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Weldon Writes ... Almost a Blog

Watch Out Janet Evanovich—Here Comes Starr Reina!

Besides being an accomplished author of suspense novels and thriller stories (mostly dealing with crime, with a sly mix of humor), Starr Reina is also an Executive Editor for Suspense Magazine. She is a member of Sisters in Crime, the Los Angeles Chapter and nationally. Starr has won three ‘Best Speaker’ awards as well as ‘Best Evaluator’ at the Voice Ambassadors chapter of Toastmasters. She was a co-chair and main coordinator for the West Coast Author Premiere, a weekend long event. She is represented by the Cliffhanger Literary Agency.

Reina has appeared in a blaze and made her mark on the literary world with her Ivanovich series. The first is In the Name of Revenge and the second, Deadly Decisions. A third in the series is being penned as you read this. Reina is also the author of the young adult novella Cruel Whispers and its sequel novel Cruel Past.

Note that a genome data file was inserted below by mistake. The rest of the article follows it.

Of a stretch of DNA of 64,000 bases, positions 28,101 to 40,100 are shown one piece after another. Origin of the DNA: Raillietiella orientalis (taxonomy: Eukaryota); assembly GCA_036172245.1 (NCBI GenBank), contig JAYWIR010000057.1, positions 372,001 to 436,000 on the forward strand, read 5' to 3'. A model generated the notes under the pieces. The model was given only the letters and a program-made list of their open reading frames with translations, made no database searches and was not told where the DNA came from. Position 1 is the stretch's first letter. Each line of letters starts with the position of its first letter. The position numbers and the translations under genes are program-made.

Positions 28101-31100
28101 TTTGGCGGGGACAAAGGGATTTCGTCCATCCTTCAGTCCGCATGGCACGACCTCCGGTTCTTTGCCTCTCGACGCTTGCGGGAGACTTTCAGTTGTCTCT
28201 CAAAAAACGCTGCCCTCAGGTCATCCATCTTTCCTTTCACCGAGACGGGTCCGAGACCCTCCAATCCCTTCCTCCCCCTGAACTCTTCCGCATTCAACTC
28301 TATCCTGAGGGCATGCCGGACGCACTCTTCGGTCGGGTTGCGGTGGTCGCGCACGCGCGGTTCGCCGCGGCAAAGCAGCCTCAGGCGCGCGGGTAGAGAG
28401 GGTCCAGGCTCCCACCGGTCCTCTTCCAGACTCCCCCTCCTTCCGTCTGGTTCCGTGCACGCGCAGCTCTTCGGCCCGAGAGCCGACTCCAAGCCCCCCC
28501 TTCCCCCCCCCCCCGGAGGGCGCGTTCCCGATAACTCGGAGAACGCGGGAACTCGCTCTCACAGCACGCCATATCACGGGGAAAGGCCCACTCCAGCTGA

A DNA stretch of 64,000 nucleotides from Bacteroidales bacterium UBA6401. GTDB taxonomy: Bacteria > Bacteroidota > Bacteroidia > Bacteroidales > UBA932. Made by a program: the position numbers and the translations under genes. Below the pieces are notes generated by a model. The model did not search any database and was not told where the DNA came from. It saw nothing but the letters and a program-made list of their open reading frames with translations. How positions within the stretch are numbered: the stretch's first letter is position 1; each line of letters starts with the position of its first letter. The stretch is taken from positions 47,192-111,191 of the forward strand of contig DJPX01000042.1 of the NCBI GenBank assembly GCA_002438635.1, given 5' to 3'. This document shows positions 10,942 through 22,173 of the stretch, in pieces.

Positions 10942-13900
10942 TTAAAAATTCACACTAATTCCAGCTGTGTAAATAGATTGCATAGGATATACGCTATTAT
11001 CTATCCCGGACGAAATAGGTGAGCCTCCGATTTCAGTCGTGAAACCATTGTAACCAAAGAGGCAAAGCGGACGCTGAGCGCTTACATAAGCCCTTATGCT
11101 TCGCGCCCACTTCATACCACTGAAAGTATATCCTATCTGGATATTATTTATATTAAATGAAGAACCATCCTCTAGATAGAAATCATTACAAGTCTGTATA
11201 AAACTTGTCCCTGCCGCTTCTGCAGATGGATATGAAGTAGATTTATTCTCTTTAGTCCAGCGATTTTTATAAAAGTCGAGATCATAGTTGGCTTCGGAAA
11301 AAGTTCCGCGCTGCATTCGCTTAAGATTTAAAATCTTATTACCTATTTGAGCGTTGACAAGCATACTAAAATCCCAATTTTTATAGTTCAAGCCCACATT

Despite Starr’s busy schedule, she was happy to grant me the following interview. Enjoy!

Weldon Burge (WB): What do you find the most challenging as Executive Editor for Suspense Magazine? The most rewarding?

Starr Reina (SR): The most challenging I would have to say is poorly edited stories before they're submitted to us. I don't mean the paltry punctuation errors, but blatant misspelled words, misappropriate usages, and terrible formatting. The most rewarding? Well, I'd have to say everything else. I'm able to read the reviews, interviews, articles and stories first! The #1 reward is being part of such a fabulous magazine with a great team.

WB: You not only cohosted Suspense Radio Live with John Raab, but you were interviewed. What did you learn from these experiences?